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More Public Surveillance Means Less Liberty

Opinion Editorial
October 27, 2009

Author: Lance Newman

The use of public surveillance cameras to fight crime has been a heated topic for quite some time. The issue was reignited last August when the city of Denver used federal funds to purchase an additional fifty High Activity Location Observation (HALO) cameras from the original thirteen cameras at $25,000 a pop to fight crime. Increasing the number of surveillance cameras may create a marginally safer environment, but at a significant cost to civil liberty.

The pervasiveness of security cameras throughout the city of Denver is creating a growing concern for individual liberty. The ACLU has taken up the public surveillance issue, saying that HALO cameras are a violation of the Colorado Criminal Justice Records Act. The activities recorded by the cameras are used exclusively by public safety and law enforcement officials. Hard working Coloradans contributed their time and money in the form of tax dollars to make the camera installations possible. Therefore, it would only be fair for contributors to have the option of seeing what they paid for. But, that’s the not the view held by many government officials.

In response to a records request made by CBS4 in February, the Denver Department of Safety refused to hand over video recordings of a brawl that erupted in downtown Denver on February 14. A representative for the Department of Safety was quoted as saying “Because you are not affiliated with a public safety or law enforcement agency, your request for access to any videotapes obtained from a HALO camera is accordingly denied.” So HALO recordings can be viewed solely by the government? Because someone does not work for public safety or law enforcement, they somehow don’t have the credentials to view what they diligently worked for? Equal rights? Well, if someone can tell you that you can’t reap the benefits of something that YOU rightfully paid for, contrary to your wishes, then that would make some people “more equal” than others. John Edwards was half correct when he said there are two Americas. Not the Edwards version of the rich and the poor, but rather the governed and those who govern.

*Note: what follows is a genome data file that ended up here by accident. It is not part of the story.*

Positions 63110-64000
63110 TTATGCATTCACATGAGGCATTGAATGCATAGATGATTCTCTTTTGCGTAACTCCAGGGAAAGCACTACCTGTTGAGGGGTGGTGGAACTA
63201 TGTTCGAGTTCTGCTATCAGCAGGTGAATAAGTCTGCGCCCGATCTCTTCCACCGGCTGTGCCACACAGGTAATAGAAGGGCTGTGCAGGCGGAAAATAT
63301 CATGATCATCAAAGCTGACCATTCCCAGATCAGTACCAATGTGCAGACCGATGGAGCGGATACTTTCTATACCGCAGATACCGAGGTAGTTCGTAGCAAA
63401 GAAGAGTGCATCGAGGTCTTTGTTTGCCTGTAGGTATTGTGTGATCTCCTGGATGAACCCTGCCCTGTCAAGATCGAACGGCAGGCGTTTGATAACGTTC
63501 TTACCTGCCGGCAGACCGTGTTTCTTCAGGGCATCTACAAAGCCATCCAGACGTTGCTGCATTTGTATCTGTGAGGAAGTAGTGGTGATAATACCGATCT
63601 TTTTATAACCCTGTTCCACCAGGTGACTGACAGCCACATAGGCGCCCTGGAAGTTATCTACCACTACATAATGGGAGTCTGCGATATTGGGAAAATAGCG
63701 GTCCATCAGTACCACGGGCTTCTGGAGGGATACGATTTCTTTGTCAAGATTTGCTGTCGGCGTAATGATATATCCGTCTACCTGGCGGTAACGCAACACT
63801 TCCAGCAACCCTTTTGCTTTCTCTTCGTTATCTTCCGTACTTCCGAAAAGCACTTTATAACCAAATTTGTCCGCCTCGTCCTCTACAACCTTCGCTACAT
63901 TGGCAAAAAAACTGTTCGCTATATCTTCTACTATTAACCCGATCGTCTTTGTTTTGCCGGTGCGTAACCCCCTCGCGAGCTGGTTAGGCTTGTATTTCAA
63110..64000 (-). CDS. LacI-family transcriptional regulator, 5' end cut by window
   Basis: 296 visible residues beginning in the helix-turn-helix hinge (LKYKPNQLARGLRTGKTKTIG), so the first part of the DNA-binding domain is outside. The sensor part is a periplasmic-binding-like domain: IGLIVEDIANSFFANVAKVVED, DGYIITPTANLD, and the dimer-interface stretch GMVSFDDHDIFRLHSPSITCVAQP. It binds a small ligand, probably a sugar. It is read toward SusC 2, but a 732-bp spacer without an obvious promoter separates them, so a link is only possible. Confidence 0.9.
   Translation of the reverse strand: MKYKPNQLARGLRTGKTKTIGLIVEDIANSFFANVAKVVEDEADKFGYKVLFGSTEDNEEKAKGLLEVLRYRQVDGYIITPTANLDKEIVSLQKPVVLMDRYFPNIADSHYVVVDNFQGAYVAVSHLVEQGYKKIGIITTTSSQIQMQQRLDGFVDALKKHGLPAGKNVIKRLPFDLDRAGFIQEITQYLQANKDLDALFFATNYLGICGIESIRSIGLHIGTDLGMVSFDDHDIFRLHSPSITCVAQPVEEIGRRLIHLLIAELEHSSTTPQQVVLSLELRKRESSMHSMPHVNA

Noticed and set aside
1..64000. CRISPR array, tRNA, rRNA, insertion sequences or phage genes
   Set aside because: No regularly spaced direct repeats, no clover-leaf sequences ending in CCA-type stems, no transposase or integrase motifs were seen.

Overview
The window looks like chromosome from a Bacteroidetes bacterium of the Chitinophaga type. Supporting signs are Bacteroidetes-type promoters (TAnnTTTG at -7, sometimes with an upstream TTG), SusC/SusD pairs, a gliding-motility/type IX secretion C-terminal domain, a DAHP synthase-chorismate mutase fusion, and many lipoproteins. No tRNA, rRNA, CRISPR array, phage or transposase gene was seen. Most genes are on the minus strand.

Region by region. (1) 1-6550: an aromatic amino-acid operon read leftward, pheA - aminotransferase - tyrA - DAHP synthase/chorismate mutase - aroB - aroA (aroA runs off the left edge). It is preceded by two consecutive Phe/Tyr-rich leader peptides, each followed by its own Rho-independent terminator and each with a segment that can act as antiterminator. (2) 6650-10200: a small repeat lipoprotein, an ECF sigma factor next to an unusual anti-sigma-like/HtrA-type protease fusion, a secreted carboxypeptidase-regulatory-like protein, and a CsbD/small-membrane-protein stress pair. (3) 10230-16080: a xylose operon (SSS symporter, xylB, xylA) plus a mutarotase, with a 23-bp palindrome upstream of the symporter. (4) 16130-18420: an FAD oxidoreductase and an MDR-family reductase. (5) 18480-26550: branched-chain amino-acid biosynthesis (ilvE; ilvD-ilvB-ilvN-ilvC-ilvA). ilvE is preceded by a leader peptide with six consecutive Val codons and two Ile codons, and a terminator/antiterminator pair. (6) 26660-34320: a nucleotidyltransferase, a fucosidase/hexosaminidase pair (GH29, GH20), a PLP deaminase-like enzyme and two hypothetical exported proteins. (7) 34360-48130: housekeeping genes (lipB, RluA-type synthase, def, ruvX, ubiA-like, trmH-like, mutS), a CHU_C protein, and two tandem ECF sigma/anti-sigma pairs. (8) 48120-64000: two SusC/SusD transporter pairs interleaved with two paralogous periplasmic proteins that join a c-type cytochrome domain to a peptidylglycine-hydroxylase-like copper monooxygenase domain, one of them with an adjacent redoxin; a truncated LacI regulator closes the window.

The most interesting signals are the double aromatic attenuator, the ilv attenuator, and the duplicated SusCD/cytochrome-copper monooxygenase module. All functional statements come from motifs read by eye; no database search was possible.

What type of message does the Department of Safety’s response send to society? Is the Denver Department of Safety under the assumption that government has the divine authority to watch our every move simply because it MIGHT reduce some crime? Having cameras in private homes might reduce crime as well. Maybe the Denver government can do us all a favor by installing a few cameras in each of our homes so that we’re deterred from playing loud music too late. The ubiquitous surveillance power Denver is pursuing will simply widen the gap between the two classes in society, the government and the citizenry.

If you need any more evidence, you don’t need to look any further than the case of Great Britain. Great Britain has one camera for every seven citizens. Last October several British newspapers reported that Prime Minister Gordon Brown’s government was working on a plan to monitor every phone call, website visit, text message, and email in the country, entering the information into an enormous database that would be used to catch terrorists, pedophiles, and scam artists.

The Revolutionary War was fought because Americans wanted to break away from a government that trampled civil liberties, not create one. Adding more HALO cameras will undoubtedly transform our nation into a much more regulated one. If we want to preserve what limited civil liberties we have left, the government should seriously consider thinking twice about installing additional cameras. Ensuring that HALO recordings are more readily available to the general public would also be a considerable step toward ensuring that public surveillance is being used only for legitimate public safety reasons, and the preservation of individual freedoms.

Lance Newman attends college at SUNY Buffalo and was a summer intern at the Independence Institute.